News and analysis: mostly about oil

Birds killed as a result of oil from the Exxon...

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In this edition, the BP oil spill and some more oil  spills, BP strike-breaking in Colombia, Tata in India, the Eurozone crisis, India’s gap between rich and poor and the crisis of consumerism.


The Oil Spills We Don’t Hear About

The disastrous BP oil spill is now believed to be the worst environmental disaster in U.S. history.

Even worse than Exxon Valdez. Exxon Valdez stirs up strong memories. Who can forget the images of birds covered in black oil slick? Imagine an Exxon Valdez happening every year for 50 years. Pretty unimaginable.

Yet, this is what residents of Nigeria’s oil-producing Niger Delta have been living with for the last 50 years.

Experts estimate that some 13 million barrels of oil have been spilt in the Niger Delta since oil exploration began in 1958. This is the equivalent of one Exxon Valdez every year for 50 years. [READ THE REST]

Colombian Army Attacks Striking BP Workers

A five month long mobilisation against BP in the Casanare region of Colombia has escalated after the Colombian army entered the BP installations with force this week and confronted workers who have been peacefully occupying BP installations since May 23 to protest BP´s failure to conclude negotiations with the workers and community. [READ THE REST]

Workers at BP PLC (BP) operations in Colombia are striking and blocking the entrance of a natural-gas processing plant at the Cusiana field, located in the eastern Casanare province, union and company official said Friday. [READ THE REST]

Mac McClelland on GritTV: BP Blocking Workers from Wearing Respirators

During an interview with GritTV’s Laura Flanders, our featured author in March, Mac McClelland, reports on BP’s fascist lockout of the press. McClelland, a human rights reporter forMother Jones magazine, was trying to report from the Gulf Coast on the local consequences, but BP locked her out. “It’s a public beach,” she said. “But it’s BP’s oil,” she was told. [WATCH THE VIDEO]

India: villagers clash with police over Orissa steel project

Two peasant protesters were injured in a police charge while blocking the entry of survey teams for an industrial project into Nuagaon village in Jagatsinghpur district of India’s Orissa state on June 2. The violence came five days after talks opened between the state government and local residents opposed to a proposed steel plant to be built by South Korean major Posco. Hundreds of villagers blocking a road at Balitutha were similarly charged by police on May 15, leaving several injured. (The Telegraph, Calcutta, Kalinga Times, Odisha, June 2; Sanhati, May 19)


What is capital?

Karl Marx, Capital:

The circulation of commodities is the starting-point of capital.

Capital is not so much a thing, money, as it is a process in which money is converted into more money through an exchange of commodities. So “capitalism” is a system of capital accumulation that is based on widespread commodity production and exchange.

A commodity, for our purposes here, is any commercial product. [READ THE REST]

The Eurozone Crisis

The Eurozone seems to have temporarily averted a serious sovereign debt crisis in its periphery. This sovereign debt crisis had the potential to quickly spread from Greece to Portugal, Spain and possibly even wider afield while morphing into a full-blown banking and financial crisis – with a nearly 750 billion euro bail-out plan [1]. The plan requires European governments to commit about 500 billion euros for emergency loans through a special purpose vehicle (SPV), the IMF to promise another 250 billion euros if the need arises, countries receiving emergency loans to agree to harsh “austerity measures” and the European Central Bank to agree to purchase bonds of member countries. With the real fear of contagion spreading across the Atlantic, the US Federal Reserve has reopened swap lines to provide dollar funding to European banks, again, if needed. [READ THE REST]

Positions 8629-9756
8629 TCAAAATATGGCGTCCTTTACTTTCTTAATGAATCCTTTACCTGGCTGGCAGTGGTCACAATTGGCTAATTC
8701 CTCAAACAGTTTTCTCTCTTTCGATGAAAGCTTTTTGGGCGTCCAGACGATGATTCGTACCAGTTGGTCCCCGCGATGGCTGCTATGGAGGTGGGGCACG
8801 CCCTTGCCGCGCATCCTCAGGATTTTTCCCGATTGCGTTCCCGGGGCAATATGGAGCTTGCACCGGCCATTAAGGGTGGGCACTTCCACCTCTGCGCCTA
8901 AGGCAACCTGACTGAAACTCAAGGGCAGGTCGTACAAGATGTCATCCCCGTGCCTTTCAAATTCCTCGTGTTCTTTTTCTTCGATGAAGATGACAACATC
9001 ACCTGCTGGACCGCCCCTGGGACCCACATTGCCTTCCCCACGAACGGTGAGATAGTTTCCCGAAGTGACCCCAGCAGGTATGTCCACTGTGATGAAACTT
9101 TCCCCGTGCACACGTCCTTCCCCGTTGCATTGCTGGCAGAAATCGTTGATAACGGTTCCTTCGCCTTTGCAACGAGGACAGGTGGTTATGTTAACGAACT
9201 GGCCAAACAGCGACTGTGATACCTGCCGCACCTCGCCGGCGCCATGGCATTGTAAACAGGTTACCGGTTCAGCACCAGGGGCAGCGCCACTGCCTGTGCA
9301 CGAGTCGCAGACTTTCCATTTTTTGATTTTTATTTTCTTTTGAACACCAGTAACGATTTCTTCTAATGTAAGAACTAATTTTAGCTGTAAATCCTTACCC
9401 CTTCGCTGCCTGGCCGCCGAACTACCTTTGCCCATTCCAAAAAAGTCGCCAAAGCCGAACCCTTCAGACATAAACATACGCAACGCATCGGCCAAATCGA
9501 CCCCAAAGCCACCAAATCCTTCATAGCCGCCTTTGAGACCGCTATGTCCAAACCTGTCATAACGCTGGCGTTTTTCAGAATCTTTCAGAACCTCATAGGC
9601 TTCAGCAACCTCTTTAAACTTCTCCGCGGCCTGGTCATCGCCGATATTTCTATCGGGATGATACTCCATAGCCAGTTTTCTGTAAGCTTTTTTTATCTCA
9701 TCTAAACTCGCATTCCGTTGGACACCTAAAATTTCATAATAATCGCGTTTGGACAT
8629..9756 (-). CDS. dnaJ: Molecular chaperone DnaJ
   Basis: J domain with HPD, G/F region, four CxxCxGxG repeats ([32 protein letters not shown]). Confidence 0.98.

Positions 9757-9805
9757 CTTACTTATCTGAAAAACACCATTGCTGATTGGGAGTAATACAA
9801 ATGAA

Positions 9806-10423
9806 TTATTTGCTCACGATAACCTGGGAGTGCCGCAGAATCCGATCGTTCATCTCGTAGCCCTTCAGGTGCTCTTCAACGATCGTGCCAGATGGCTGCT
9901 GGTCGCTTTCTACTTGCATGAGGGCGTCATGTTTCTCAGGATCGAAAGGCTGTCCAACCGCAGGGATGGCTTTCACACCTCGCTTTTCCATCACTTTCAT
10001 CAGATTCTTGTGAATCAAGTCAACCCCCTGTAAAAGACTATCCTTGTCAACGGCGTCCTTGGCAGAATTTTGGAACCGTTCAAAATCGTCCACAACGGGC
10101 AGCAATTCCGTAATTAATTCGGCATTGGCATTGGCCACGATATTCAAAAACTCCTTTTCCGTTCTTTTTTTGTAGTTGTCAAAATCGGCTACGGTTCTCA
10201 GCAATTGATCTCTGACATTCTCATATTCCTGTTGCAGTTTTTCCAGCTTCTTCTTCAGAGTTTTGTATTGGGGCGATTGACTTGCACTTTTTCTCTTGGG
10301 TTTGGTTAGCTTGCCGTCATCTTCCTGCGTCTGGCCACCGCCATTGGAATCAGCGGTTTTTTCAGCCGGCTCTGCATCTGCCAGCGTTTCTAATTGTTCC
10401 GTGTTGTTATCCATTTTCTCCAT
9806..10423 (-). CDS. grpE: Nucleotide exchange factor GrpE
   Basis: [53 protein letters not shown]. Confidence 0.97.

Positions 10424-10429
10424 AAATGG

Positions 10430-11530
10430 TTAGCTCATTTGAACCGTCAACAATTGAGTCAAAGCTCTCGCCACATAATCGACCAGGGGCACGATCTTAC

Do 600 Million Cellphone Accounts Make India a Rich Country?

Speaking at a meeting in Jawaharlal Nehru University (JNU) organized by the NSUI, the student wing of the Congress Party, the home minister of India, Mr. P. Chidambaram, shared, among other things, his remarkable understanding about poverty and inequality in India. If there are 60 crores (1 crore=10 millions) wireless subscription accounts in India today, he asked, how can we square that with the oft-quoted figure that 77 per cent of Indians spend Rs. 20 a day or less (i.e., about Rs. 600 per month)? [READ THE REST]

W(h)ither the Dollar?

For more than half a century, the dollar was both a symbol and an instrument of U.S. economic and military power. At the height of the financial crisis in the fall of 2008, the dollar served as a safe haven for investors, and demand for U.S. Treasury bonds (“Treasuries”) spiked. More recently, the United States has faced a vacillating dollar, calls to replace the greenback as the global reserve currency, and an international consensus that it should save more and spend less.

At first glance, circumstances seem to give reason for concern. The U.S. budget deficit is over 10% of GDP. China has begun a long-anticipated move away from Treasuries, threatening to make U.S. government borrowing more expensive. And the adoption of austerity measures in Greece—with a budget deficit barely 3% higher than the United States—hovers as a reminder that the bond market can enforce wage cuts and pension freezes on developed as well as developing countries. [READ THE REST]


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